My friend Eric sent me a text message the morning of our flight asking where I was. I had just gotten out of bed and it made me laugh. He had probably confused 12am with 12pm, thinking our flight left in the afternoon rather than the evening.
As the more experienced traveler of the two, I realized I would be fielding a lot of these minor issues. The more you travel, the more experienced you become. He probably hadn’t even checked the ticket the night before. To set him straight, I looked up the departure time of our reservation.
And it was at this point I was reminded of an important traveling lesson. You should always check your ticket the night before. Never assume anything.
I was 80 miles from the airport and my flight was at 12:10pm. My bags weren’t packed, I wasn’t dressed or showered, and my dirty laundry was sitting in a pile. I had roughly 2 hours and 40 minutes before the plane took off, but the gate would close an hour before departure and I had at least an hour and a half drive ahead of me.
No one thought it make it, including myself, until maybe after I passed the Golden Gate Bridge. Even then I was only giving myself 50/50 odds.
It was a series of lucky breaks, light traffic and green lights that allowed me to get to Bangkok. Of course, I need to thank Laine and Nate for meeting me curbside and Eric for taking it all in stride. But also, importantly, the woman in the black Toyota Matrix at the bottom of Octavia. I shouldn’t have cut into your lane, I know, but I really appreciate you waving me in.
On every trip I learn something different- and it’s the generally the bus breakdowns, the communication problems, and the unexpected challenges that make it interesting. I’ll admit that I was hoping for a smooth and easy trip, but I should know better. This time, I’ll try not to assume anything.
In many rural Guatemalan villages there are no paved roads, underground pipes, or electricity lines- but it’s still possible to find a working blender. It’s not the Black and Decker model, the one with 550 watts of ice crushing power, but in places where tequila is rare, ice nonexistent, and power spotty at best, it’s better than anything else on the market.
Maya Pedal, a Guatemalan non-profit, began building these bicycle-powered blenders in 2002. It looks like a stationary bicycle with a blender attached above the front tire, but instead of using an electric motor to spin the blade, it uses a rotor attached to the wheel. The quicker someone pedals, the faster the blade goes.
“We have people coming in all the time to ask about the blenders,” said Johanna Mesa Montuba, who coordinates the shop in San Andres Iztapa and works with communities interested in using bicycle technology. “They are one of the most popular machines.”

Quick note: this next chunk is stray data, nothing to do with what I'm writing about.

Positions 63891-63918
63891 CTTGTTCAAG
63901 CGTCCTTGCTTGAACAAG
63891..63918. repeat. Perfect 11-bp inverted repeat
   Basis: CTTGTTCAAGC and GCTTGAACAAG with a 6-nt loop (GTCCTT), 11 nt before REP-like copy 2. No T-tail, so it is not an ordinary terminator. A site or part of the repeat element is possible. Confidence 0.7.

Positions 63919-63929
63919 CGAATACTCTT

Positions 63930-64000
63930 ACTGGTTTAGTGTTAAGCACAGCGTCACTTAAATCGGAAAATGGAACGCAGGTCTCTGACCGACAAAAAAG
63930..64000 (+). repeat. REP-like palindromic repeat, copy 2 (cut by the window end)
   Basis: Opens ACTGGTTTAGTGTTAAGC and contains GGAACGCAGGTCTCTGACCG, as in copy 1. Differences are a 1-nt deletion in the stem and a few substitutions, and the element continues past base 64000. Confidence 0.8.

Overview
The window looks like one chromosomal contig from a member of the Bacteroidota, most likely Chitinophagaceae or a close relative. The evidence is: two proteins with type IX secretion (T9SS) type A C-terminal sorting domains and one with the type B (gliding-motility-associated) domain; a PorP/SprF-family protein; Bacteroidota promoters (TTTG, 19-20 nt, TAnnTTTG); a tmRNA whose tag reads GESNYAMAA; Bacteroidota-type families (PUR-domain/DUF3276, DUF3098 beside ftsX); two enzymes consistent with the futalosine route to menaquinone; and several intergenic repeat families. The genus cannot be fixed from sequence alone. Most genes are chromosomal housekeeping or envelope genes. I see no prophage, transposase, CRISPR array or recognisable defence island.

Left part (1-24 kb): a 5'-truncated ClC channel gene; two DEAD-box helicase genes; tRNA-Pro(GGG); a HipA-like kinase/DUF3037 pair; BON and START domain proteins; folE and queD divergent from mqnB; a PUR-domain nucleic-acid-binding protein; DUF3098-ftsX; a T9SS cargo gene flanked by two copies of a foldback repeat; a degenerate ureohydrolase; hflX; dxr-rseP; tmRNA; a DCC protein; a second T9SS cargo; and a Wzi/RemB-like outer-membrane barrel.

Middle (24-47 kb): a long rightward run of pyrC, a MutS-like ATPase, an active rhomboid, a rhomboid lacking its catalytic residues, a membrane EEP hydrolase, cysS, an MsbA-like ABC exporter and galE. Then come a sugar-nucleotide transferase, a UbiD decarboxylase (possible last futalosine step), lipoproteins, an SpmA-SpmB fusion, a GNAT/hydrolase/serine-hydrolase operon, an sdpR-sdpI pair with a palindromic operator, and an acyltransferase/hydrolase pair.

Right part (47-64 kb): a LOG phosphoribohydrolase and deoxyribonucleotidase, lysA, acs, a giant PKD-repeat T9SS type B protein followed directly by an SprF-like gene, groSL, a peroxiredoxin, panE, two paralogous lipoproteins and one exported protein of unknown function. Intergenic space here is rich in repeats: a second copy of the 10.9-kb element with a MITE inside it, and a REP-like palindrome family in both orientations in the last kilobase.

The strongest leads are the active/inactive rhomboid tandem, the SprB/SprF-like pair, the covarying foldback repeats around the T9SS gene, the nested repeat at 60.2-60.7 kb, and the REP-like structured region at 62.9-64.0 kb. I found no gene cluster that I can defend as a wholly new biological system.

The blenders cost $40 and are built entirely from recycled bicycle parts and used electric blenders. In villages where the majority of the population may live on less than $2 a day, this is a huge expense, but it is essentially an investment.
“Women buy these machines to start a business. They can take them out to the soccer game, or set them up in the plaza, and sell fresh juice anywhere,” said Montuba. “And if someone doesn’t have all the money up front, they can purchase the machine in installments.”
Inside the Maya Pedal shop, located about an hour West of Guatemala City, there are piles of bicycle frames stacked against the walls, rims hanging from the rafters, buckets of derailleurs, and walls devoted to wrenches, wire cutters, vice grips, metal saws and welding masks.
The majority of the raw materials, broken bicycles and used parts, come from Bikes Not Bombs, an international organization that sends shipping containers full of bikes from the United States about once a year. From these raw materials, three employees, and a number of international volunteers manufacture different “bicimaquinas”.
In addition the bicycle blender, there is a washing machine, a corn mill and degrainer, bike trailers, a coffee depulper, nut shellers, a generator, water pumps, a saw, and a metal sharpener- all powered by human energy and recycled bicycle parts.
Many of these machines, like the coffee depulper and the nut sheller, were designed specifically for community group composed of mostly indigenous women to help reduce labor intensive tasks. The machines allow them to bring more products to market and put more food on the table.
“One of our nut shelling machines is used by a women’s cooperative that makes peanut butter near Sololá,” said Montuba. “Shelling the peanuts used to be the most labor intensive part of the process. Now they just load them up in the machine and it takes a quarter of the time.”
Besides building specific bicycle machines, Maya Pedal also repairs and sells actual bicycles- perhaps the most useful machine of them all. Most people in Guatemala don’t have a car, so a bicycle frees them from the bus schedule and can save a bit of money every day. In terms of energy use, it’s also the most efficient self-powered means of transportation available.
Using bicycles to solve problems in Guatemala is one ingenuous example of appropriate technology. The machines provide an elegant technological solution with special consideration for the environmental, ethical, cultural and social aspects of the community it is intended for. In the case of Maya Pedal, their machines are cheap and easy to maintain. If it breaks down, parts are readily available and they are easy to repair. The machines create no waste and they provide a way to reduce specific labor intensive tasks. It’s all something to think about the next time you sit down to enjoy a margarita.